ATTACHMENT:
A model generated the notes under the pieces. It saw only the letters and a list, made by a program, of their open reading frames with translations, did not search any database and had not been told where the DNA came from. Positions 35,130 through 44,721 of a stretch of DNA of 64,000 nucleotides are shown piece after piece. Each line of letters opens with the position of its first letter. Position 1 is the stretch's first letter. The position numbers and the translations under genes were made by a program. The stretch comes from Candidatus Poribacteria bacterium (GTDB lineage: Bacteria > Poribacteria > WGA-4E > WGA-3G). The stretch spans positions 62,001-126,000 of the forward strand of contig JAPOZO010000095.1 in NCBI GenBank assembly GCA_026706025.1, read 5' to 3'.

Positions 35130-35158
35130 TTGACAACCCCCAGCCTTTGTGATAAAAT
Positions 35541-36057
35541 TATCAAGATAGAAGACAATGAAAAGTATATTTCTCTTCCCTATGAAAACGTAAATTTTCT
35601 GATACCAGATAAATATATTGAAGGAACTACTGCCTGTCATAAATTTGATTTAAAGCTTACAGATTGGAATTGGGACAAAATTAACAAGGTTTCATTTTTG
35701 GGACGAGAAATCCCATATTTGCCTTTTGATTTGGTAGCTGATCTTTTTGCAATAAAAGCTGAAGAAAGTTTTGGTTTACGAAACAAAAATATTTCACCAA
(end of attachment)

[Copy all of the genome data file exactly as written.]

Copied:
A model generated the notes under the pieces. It saw only the letters and a list, made by a program, of their open reading frames with translations, did not search any database and had not been told where the DNA came from. Positions 35,130 through 44,721 of a stretch of DNA of 64,000 nucleotides are shown piece after piece. Each line of letters opens with the position of its first letter. Position 1 is the stretch's first letter. The position numbers and the translations under genes were made by a program. The stretch comes from Candidatus Poribacteria bacterium (GTDB lineage: Bacteria > Poribacteria > WGA-4E > WGA-3G). The stretch spans positions 62,001-126,000 of the forward strand of contig JAPOZO010000095.1 in NCBI GenBank assembly GCA_026706025.1, read 5' to 3'.

Positions 35130-35158
35130 TTGACAACCCCCAGCCTTTGTGATAAAAT
Positions 35541-36057
35541 TATCAAGATAGAAGACAATGAAAAGTATATTTCTCTTCCCTATGAAAACGTAAATTTTCT
35601 GATACCAGATAAATATATTGAAGGAACTACTGCCTGTCATAAATTTGATTTAAAGCTTACAGATTGGAATTGGGACAAAATTAACAAGGTTTCATTTTTG
35701 GGACGAGAAATCCCATATTTGCCTTTTGATTTGGTAGCTGATCTTTTTGCAATAAAAGCTGAAGAAAGTTTTGGTTTACGAAACAAAAATATTTCACCAA